Amid the pomp and ceremony at the Presidio to mark the reopening this September of its historic Officers’ Club, there was plenty of polite praise for Nancy Hellman Bechtle. On the dais with her—and among those tossing compliments her way—were former secretary of state George P. Shultz and House Minority Leader Nancy Pelosi. In perhaps the biggest applause line of her remarks, Pelosi (who helped finagle Bechtle’s presidential nomination to the Presidio Trust board back in 2008, despite opposition within the Bush administration) commended Bechtle and the seven-member board that she chairs for their willingness to protect the Presidio “from those who would love to turn it into something commercial.” Something like, say, an ostentatious, beaux arts–style museum filled with the collected treasures of a billionaire film director? Pelosi did not specify.
But for the soft-spoken, septuagenarian Bechtle, civic maven and sister of the late philanthropist Warren Hellman, it was a pat on the back to relish—especially given the Bechtle-led board’s stunning veto in February of Star Wars director George Lucas’s plans for a lavish cultural museum in the park. That unanimous rejection (joined by a rebuff of two other projects deemed inappropriate for the site) came despite overwhelming support for the museum from the local political establishment—a group that included Mayor Ed Lee, Governor Jerry Brown, tech players Ron Conway and Marc Benioff, former chairman of the National Endowment for the Humanities Jim Leach, and, most glaringly, Bechtle’s patrons in the legislative branch, Pelosi and Senator Dianne Feinstein.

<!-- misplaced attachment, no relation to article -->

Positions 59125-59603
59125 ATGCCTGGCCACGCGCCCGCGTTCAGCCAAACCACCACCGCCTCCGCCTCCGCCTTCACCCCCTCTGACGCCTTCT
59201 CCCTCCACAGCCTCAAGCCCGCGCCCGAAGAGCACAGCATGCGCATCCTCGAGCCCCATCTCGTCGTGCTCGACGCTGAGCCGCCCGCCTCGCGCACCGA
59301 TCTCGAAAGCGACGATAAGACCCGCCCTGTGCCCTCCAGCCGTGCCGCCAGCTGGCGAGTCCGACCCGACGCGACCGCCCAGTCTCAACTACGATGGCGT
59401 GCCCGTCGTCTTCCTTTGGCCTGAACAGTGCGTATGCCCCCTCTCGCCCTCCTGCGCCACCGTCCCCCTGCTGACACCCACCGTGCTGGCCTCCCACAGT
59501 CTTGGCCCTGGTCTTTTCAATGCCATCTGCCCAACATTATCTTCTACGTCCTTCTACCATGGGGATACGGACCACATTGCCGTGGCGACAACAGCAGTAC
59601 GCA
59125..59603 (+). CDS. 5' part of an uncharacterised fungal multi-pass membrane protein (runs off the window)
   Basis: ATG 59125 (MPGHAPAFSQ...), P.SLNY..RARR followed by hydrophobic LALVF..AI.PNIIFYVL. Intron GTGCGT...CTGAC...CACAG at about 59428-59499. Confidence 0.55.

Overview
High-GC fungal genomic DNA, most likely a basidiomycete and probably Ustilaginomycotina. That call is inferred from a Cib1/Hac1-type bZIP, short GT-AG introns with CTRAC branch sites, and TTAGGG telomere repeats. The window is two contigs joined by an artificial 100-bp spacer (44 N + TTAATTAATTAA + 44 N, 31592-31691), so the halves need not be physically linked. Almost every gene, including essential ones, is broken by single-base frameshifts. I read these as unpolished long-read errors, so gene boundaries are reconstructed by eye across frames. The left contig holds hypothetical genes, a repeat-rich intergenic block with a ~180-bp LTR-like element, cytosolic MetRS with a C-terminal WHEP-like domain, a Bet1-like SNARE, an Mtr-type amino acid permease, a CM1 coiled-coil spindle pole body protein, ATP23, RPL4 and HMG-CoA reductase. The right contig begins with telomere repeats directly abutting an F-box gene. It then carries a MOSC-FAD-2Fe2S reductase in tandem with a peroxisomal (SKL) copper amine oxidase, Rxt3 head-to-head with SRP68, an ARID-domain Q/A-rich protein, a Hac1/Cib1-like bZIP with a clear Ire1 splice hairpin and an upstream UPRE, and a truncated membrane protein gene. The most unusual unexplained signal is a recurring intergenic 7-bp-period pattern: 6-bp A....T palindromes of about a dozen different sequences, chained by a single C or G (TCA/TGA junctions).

While Pelosi’s efforts on behalf of Lucas were confined mostly to public statements, Feinstein—with whom Bechtle has been close for 40 years—made her pitch for the museum both forcefully and personally. During at least two phone conversations with Bechtle, the state’s senior senator leaned on her friend to push approval of the museum at the spot Lucas coveted next to Crissy Field, where a Sports Basement outlet now occupies the post’s former commissary. Feinstein bluntly questioned the need for the trust to consult further with three other agencies, including the National Park Service. And after the museum’s rejection, the senator—who has no official oversight over the Presidio board—lashed out publicly, suggesting that Lucas had been mistreated. In an uncharacteristic jab at the board (six of whose members were appointed by President Barack Obama, including Bechtle, who was reappointed by him in 2012), she called for a “thorough review and overhaul” of the trust’s procedures. In response to an inquiry for this article, she kept up the assault: “I believe the Presidio Trust made mistakes throughout the process that ultimately drove Lucas away, and I hope lessons have been learned.”